Up To 90% Of Girls In Australian Secondary Schools Have Received HPV Vaccine
CSL Limited, which distributes Merck'shuman papillomavirus vaccine Gardasil in Australia, announced that 77%to 90% of girls in Australian secondary schools have received thevaccine, Melbourne Herald Sun reports (Collier, Melbourne Herald Sun,8/17). Gardasil in clinical trials has been shown to be 100% effectivein preventing infection with HPV strains 16 and 18, which togethercause about 70% of cervical cancer cases, and about 99% effective inpreventing HPV strains 6 and 11, which together with HPV strains 16 and18 cause about 90% of genital wart cases, among women not alreadyinfected with these strains (Kaiser Daily Women's Health Policy Report, 7/18).
AustralianPrime Minister John Howard in November 2006 announced that thegovernment will provide about $342 million for a program that willoffer Gardasil at no cost to girls and women ages 12 to 26 living inthe country. Australia's Therapeutic Goods Administration in June 2006 approved Gardasil for girls and women ages nine to 26 and boys ages nine to 15 (Kaiser Daily Women's Health Policy Report, 11/30/06). According to the Herald Sun, CSL has sold 1.7 million doses of the vaccine in Australia since August 2006.
Thousandsof parents have opted against having their daughters participate in thevaccination program. Religious beliefs, mistrust of the vaccine'ssafety and fear of promoting promiscuity are among the reasonsthousands of parents have declined permission, the Herald Sunreports. CSL spokesperson Rachel David has urged parents who havedeclined permission to reconsider, adding that the vaccine is stillavailable at no cost through local physicians (Melbourne Herald Sun, 8/17).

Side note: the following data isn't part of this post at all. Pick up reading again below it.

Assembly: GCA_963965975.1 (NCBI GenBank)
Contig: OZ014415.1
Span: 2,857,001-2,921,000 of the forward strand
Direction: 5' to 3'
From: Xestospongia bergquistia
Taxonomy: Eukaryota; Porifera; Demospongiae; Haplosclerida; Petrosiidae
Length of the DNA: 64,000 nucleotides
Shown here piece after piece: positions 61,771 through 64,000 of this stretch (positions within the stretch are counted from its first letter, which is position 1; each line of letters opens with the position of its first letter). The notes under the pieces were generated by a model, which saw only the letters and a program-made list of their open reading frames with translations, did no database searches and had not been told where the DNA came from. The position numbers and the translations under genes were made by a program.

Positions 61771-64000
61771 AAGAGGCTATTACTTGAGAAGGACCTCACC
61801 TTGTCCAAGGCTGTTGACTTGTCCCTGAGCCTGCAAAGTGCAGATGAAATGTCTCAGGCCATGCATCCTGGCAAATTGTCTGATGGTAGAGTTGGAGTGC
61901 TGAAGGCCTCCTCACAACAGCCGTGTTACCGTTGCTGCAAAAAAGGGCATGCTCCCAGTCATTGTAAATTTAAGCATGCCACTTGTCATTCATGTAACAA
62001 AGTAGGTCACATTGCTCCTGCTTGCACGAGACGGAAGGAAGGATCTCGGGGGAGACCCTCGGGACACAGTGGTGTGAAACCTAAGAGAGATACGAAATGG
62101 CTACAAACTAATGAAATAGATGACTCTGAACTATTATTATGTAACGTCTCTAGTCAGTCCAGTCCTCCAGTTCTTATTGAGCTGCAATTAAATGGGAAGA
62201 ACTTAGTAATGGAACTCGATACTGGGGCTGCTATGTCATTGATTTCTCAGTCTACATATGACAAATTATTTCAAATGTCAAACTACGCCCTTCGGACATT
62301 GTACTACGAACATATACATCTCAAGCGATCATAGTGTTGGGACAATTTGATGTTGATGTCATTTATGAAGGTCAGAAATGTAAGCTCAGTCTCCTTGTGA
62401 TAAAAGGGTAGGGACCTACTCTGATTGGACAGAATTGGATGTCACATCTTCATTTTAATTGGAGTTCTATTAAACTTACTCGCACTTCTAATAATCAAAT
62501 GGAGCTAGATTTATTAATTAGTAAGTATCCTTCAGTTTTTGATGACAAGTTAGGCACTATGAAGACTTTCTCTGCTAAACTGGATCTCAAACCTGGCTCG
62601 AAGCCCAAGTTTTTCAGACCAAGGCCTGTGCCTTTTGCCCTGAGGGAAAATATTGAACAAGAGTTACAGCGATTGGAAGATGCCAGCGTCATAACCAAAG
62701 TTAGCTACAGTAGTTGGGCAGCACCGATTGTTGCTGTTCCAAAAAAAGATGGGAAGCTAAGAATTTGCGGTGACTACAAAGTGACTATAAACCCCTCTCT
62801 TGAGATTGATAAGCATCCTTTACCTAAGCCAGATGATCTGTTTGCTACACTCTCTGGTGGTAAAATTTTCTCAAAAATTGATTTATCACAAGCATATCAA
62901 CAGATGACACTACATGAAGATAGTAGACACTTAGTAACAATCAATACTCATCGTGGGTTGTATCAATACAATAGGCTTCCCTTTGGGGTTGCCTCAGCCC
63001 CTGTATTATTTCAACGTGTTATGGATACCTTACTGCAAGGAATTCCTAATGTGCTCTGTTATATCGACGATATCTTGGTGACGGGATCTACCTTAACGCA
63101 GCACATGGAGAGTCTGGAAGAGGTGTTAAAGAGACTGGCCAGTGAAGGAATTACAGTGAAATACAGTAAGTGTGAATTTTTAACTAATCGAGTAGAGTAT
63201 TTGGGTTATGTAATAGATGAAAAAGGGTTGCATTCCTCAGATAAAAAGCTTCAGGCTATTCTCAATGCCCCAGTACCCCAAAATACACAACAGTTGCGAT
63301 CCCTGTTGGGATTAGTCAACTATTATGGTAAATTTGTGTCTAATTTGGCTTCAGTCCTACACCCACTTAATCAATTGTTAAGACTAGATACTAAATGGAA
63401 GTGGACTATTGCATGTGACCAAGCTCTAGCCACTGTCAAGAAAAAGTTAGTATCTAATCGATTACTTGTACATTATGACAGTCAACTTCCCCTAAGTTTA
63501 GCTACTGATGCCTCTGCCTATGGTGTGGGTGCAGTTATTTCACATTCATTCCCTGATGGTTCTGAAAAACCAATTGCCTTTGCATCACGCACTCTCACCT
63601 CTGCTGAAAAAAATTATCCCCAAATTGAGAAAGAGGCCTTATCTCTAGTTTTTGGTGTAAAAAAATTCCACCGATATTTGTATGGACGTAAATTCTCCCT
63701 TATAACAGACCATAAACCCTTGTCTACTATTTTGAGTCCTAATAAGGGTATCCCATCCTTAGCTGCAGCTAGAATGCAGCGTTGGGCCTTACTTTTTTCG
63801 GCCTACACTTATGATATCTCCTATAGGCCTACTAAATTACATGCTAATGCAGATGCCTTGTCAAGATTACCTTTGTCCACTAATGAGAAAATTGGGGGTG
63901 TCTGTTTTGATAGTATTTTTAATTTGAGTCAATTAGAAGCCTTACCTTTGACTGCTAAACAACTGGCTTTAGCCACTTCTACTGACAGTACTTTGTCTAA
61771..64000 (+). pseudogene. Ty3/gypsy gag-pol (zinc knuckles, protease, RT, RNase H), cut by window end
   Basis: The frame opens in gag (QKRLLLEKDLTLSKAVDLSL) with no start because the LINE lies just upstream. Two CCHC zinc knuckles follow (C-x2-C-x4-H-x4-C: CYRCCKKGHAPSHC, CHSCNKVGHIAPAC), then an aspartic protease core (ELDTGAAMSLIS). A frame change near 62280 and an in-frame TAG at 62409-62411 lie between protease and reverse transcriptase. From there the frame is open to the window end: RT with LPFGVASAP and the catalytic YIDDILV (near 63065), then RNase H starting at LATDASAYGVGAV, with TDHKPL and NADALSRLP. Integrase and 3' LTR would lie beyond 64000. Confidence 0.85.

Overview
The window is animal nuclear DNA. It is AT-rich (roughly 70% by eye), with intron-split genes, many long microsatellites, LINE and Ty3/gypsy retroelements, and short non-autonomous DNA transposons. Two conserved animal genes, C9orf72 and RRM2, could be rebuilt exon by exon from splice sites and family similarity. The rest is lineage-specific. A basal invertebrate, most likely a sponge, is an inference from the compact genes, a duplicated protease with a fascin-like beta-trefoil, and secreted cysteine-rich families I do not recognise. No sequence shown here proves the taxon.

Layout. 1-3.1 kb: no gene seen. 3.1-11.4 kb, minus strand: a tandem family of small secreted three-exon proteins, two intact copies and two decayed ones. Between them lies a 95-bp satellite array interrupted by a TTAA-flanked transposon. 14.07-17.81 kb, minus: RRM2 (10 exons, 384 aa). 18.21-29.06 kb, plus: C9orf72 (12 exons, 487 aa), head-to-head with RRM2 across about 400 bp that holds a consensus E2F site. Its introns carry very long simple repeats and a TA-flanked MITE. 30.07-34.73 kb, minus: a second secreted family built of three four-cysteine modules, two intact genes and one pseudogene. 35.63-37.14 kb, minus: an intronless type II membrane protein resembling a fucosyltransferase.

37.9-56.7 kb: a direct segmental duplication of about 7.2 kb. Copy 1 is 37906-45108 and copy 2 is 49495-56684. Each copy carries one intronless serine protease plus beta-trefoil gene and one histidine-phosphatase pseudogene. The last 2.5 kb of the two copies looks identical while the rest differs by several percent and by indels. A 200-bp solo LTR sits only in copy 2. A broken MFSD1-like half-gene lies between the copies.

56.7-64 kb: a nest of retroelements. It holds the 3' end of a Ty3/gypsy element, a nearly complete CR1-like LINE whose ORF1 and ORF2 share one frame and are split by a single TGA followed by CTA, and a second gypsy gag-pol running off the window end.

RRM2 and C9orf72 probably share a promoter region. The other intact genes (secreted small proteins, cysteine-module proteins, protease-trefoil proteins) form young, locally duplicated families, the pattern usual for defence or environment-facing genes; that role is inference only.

Womenages 18 to 26 will be able to receive the vaccination at no cost fromtheir general practitioners for two years beginning in the middle of2007. The National Immunisation Program plans to target female studentsages 12 and 13 to receive Gardasil after a two-year "catch-up period"of vaccinating women as old as 26. About 270 women in Australia dieannually from cervical cancer, and about 800 are diagnosed with thedisease annually (Kaiser Daily Women's Health Policy Report, 11/30/06).
Government Decides Not To Fund Cervarix Vaccinations
In related news, the Australian government recently decided not to provide funding for GlaxoSmithKline's experimental HPV vaccine Cervarix after questions were raised about its efficacy in blocking genital warts, the Australian Associated Press reports (Australian Associated Press, 8/18).
Cervarixhas been shown to be 100% effective in preventing infection with HPVstrains 16 and 18, which together cause about 70% of cervical cancercases. Researchers in a 2006 study published in the online edition ofthe Lancet also found that Cervarix prevented infectionwith HPV strains 31 and 45, which together with strains 16 and 18,cause more than 80% of cervical cancer cases.
The Therapeutic Goods Administration in June approved the vaccine for girls and women ages 10 to 45 (Kaiser Daily Women's Health Policy Report, 8/15). According to the Australian Associated Press, Cervarix will cost about 450 Australian dollars, or about $362, for the three-shot series (Australian Associated Press, 8/18).
Reprinted with permission from kaisernetwork.org. You can view theentire Kaiser DailyWomen's Health Policy Report, search the archives, and sign up for emaildelivery at kaisernetwork.org/email. The Kaiser Daily Women's Health Policy Report is published for kaisernetwork.org, afree service of The Henry J. Kaiser Family Foundation.